Organizational Quality Improvement Project Proposal

While APA style is not required for the body of this assignment, solid academic writing is expected, and documentation of sources should be presented using APA formatting guidelines, which can be found in the APA Style Guide, located in the Student Success Center.

Identify a quality improvement opportunity in your organization or practice. In a 1,250-1,500 word paper, describe the problem or issue and propose a quality improvement initiative based on evidence-based practice. Apply “The Road to Evidence-Based Practice” process, illustrated in Chapter 4 of your textbook, to create your proposal.

Include the following:

  1. Provide an overview of the problem and the setting in which the problem or issue occurs.
  2. Explain why a quality improvement initiative is needed in this area and the expected outcome.
  3. Discuss how the results of previous research demonstrate support for the quality improvement initiative and its projected outcomes. Include a minimum of three peer-reviewed sources published within the last 5 years, not included in the Class Resources or textbook, that establish evidence in support of the quality improvement proposed.
  4. Discuss steps necessary to implement the quality improvement initiative. Provide evidence and rationale to support your answer.
  5. Explain how the quality improvement initiative will be evaluated to determine whether there was improvement.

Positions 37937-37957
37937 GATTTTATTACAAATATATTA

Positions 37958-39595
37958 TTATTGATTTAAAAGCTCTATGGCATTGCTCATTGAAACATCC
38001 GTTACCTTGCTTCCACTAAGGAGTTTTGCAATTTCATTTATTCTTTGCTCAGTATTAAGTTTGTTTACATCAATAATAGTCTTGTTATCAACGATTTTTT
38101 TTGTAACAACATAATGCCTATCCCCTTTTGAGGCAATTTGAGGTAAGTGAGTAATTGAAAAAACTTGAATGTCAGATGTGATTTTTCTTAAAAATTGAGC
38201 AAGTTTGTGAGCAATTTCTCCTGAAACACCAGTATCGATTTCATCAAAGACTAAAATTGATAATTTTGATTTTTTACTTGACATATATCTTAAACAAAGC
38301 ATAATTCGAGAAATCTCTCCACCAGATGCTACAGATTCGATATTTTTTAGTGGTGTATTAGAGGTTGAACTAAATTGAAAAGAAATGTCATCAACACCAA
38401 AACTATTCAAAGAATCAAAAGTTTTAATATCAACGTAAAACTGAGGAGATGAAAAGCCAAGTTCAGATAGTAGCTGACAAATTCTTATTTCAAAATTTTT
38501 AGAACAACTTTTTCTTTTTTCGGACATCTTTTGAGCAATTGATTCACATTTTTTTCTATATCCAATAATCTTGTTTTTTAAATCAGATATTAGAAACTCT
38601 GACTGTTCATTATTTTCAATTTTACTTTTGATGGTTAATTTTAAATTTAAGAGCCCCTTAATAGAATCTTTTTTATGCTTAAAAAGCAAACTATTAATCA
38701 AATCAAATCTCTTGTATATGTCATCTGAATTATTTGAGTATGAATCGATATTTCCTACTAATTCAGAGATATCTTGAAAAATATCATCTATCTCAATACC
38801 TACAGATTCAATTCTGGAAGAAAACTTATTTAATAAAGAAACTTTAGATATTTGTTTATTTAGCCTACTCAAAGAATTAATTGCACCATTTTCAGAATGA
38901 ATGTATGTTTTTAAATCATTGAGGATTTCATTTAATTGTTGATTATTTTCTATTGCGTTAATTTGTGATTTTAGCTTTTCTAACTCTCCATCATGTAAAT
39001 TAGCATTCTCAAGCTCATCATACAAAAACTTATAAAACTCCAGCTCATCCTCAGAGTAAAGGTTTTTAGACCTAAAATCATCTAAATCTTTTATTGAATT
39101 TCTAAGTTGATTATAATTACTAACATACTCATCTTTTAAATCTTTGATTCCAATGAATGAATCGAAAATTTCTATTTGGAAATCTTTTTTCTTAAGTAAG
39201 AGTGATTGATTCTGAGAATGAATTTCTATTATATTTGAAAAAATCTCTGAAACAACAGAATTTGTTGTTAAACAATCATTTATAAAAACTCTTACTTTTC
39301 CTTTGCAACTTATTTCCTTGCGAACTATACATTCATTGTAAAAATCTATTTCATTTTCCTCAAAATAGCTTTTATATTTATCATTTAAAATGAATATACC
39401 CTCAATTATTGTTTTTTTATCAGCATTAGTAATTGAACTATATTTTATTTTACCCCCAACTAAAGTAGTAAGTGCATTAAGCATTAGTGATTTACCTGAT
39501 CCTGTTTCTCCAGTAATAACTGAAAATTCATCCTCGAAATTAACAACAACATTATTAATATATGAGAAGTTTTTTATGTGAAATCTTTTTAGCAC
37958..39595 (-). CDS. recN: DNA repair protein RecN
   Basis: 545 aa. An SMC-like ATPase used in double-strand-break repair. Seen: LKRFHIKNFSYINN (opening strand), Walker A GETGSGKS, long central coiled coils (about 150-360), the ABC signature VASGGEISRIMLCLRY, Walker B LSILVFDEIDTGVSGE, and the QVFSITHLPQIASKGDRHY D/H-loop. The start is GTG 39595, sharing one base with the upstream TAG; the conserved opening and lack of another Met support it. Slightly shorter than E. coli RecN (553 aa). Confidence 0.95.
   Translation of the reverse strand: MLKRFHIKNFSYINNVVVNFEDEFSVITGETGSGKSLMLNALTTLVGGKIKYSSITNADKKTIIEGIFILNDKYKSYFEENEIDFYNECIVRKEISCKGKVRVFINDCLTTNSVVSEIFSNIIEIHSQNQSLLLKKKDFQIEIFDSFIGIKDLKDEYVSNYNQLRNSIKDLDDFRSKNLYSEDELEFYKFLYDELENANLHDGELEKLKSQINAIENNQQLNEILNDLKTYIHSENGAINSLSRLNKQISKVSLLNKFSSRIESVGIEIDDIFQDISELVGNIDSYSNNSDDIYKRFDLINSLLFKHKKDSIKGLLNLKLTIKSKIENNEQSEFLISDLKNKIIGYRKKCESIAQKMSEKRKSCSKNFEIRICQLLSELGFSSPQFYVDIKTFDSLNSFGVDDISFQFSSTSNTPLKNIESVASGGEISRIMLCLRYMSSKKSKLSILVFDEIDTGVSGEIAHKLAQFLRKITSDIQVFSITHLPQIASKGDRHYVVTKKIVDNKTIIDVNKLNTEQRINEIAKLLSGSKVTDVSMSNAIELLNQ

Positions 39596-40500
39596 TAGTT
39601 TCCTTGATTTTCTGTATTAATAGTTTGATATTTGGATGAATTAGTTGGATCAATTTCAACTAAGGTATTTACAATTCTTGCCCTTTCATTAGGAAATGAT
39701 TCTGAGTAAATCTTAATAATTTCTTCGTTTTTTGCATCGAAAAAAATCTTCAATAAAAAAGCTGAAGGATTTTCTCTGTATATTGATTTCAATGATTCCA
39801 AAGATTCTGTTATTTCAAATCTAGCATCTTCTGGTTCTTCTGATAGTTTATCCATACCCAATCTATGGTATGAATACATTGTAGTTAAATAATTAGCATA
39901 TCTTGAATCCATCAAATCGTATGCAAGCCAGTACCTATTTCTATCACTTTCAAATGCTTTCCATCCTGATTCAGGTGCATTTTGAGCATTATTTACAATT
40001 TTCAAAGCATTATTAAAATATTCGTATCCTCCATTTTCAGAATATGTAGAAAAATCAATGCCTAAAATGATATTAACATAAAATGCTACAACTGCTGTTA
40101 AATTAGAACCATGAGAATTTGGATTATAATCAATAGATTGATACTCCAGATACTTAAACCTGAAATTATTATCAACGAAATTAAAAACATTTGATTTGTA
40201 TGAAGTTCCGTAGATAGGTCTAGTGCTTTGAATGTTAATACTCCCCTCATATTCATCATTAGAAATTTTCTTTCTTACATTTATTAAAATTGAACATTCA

6. Support your explanation by identifying the variables, hypothesis test, and statistical test that you would need to prove that the quality improvement initiative succeeded.


Organizational Quality Improvement Project Proposal

Healthcare practice is faced with various problems from time to time. These problems may impact the provision of good care quality, patient outcomes, and organizational performance. However, these practice problems and issues are good opportunities for quality improvement. Healthcare leaders are tasked with initiating quality improvement opportunities and implementing them based on the evidence-based practice process, thus addressing the issue and improving patient outcomes and organizational performance. One of the quality improvement opportunities in my practice is the high cases of catheter-acquired urinary tract infections. Therefore, the quality improvement project is a clinician education program focusing on addressing catheter-acquired urinary tract infections. This paper describes catheter-acquired urinary tract infections and a quality improvement project proposal on the issue.

Problem and Setting Overview